And so we come to One Billion Rising, which will see thousands of men and women across the globe take to the streets (or dancefloor) on Valentine’s Day calling for an end to violence against women. Eve Ensler, author of The Vagina Monologues and founder of the global activist movement V-Day, launched the campaign, which is being backed by everyone from Jane Fonda, to Anne Hathaway, to Robert Redford.

One Billion Rising is different from any other women’s campaign of late in that it’s truly a worldwide movement, transcending age, race, nationality and social class. On February 14th, a 35-year-old woman in Glasgow may step out against domestic abuse, whilst in Somalia, a 19-year old may take part in protest against female genital mutilation. And whilst the subject matter is terribly sad, the movement itself couldn’t be more wonderful – all the campaign asks is that you go out and dance somewhere. Feminism’s been getting a bad press (makes a change, eh?) of late for being too exclusively white, middle-class and academic, but what could be more inclusive than simply inviting everybody and their gran out for a dance? You can leave your Dworkin and your Greer at home, ladybros!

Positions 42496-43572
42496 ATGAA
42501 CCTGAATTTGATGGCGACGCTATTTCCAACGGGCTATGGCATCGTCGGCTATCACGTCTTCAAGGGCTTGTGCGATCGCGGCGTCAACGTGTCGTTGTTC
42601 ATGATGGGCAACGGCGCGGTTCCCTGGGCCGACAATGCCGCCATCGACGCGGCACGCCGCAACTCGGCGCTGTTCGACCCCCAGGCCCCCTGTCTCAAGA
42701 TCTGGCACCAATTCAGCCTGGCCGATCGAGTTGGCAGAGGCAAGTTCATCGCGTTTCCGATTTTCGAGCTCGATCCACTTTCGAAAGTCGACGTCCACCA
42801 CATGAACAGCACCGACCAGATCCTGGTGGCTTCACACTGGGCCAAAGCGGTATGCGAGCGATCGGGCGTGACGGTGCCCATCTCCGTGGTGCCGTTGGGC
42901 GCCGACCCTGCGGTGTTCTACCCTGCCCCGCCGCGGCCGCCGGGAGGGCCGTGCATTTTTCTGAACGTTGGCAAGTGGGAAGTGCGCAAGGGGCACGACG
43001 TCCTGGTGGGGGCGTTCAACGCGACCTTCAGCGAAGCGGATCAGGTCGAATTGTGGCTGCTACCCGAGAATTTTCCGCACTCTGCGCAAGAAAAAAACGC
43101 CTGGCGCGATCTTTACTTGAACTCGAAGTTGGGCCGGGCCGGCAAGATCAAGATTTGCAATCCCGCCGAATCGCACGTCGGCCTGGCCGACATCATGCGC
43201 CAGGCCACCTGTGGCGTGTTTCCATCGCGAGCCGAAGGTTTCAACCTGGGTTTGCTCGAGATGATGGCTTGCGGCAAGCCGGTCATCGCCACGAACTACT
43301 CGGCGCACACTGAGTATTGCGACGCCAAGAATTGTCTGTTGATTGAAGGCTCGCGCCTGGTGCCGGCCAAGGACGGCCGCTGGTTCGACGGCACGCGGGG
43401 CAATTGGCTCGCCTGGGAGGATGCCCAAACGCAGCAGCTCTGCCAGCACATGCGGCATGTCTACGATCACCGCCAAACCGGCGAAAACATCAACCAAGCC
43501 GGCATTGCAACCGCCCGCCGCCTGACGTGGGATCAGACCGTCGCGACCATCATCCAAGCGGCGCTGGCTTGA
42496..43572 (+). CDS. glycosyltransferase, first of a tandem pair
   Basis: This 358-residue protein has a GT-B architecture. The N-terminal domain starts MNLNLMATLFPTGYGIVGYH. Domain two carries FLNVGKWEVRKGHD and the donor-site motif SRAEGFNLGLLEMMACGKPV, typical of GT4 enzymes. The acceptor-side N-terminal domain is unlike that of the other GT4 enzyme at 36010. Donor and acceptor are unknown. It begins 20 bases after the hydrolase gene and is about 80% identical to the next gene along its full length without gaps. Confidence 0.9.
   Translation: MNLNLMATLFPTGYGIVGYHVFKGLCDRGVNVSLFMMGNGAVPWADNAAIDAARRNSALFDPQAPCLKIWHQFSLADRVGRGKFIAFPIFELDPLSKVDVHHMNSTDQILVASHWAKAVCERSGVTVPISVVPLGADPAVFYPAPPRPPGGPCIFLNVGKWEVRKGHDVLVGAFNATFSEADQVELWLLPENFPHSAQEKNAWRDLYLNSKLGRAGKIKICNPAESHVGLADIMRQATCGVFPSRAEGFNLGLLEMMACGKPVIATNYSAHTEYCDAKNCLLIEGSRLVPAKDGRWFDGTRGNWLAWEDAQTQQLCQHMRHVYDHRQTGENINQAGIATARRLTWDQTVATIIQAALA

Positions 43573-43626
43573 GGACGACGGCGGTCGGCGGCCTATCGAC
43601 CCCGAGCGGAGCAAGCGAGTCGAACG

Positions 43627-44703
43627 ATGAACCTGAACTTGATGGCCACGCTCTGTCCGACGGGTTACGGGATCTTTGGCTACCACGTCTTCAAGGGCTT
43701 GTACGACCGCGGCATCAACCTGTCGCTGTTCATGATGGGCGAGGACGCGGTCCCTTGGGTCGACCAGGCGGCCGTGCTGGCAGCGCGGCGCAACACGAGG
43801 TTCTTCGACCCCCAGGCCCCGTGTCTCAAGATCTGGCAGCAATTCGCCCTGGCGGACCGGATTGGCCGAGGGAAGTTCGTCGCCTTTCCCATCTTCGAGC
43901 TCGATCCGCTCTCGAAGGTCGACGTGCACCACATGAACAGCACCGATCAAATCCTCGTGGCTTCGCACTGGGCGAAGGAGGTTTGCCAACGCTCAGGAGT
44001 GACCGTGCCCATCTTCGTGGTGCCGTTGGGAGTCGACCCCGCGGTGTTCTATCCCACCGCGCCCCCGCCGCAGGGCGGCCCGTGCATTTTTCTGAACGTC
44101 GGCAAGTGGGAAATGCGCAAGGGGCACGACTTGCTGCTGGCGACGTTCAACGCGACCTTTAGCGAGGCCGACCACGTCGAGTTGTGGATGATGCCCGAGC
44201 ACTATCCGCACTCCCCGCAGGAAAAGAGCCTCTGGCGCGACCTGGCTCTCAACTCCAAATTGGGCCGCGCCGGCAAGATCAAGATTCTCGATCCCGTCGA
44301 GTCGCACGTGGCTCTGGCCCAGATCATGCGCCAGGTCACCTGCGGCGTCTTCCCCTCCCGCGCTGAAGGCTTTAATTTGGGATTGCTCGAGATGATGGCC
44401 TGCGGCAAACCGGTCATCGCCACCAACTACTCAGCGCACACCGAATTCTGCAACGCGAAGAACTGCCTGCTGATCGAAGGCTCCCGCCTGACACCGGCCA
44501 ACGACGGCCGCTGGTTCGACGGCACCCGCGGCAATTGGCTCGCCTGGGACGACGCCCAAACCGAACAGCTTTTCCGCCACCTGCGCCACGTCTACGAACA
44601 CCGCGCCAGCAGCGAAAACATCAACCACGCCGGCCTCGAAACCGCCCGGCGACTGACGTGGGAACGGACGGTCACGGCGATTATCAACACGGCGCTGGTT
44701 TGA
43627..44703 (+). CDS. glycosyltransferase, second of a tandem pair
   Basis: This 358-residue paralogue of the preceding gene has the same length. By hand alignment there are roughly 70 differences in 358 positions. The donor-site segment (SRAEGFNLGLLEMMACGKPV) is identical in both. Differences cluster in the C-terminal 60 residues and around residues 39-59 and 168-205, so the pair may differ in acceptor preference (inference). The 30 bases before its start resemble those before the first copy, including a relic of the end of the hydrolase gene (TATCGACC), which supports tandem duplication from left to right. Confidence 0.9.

Now, not only is this a great and joyous cause, it is also most convenient. On Valentine’s Day, society is typically divided into two camps: the loved-up romantics, and the ironically bitter singletons, and both teams spend the day ridiculing each other. In this state of affairs no one can win, and having spent time in both camps, an alternative Valentine’s Day is most welcome. If you go and take part in One Billion Rising, forgoing both love-heart shaped confectionary and eventual eating by Alsatians a la Bridget Jones, you’ll automatically gain entry into a previously non-existent middle ground where you can’t lose!

So, go out this V-Day and dance for your rights, and for the rights of the women you love – no one ever brought about a revolution by staying indoors wearing sensible shoes.

 

There are several One Billion Rising events taking place in Glasgow – head to www.onebillionrising.org for more info.

Louise Logan
editor@strathclydetelegraph.com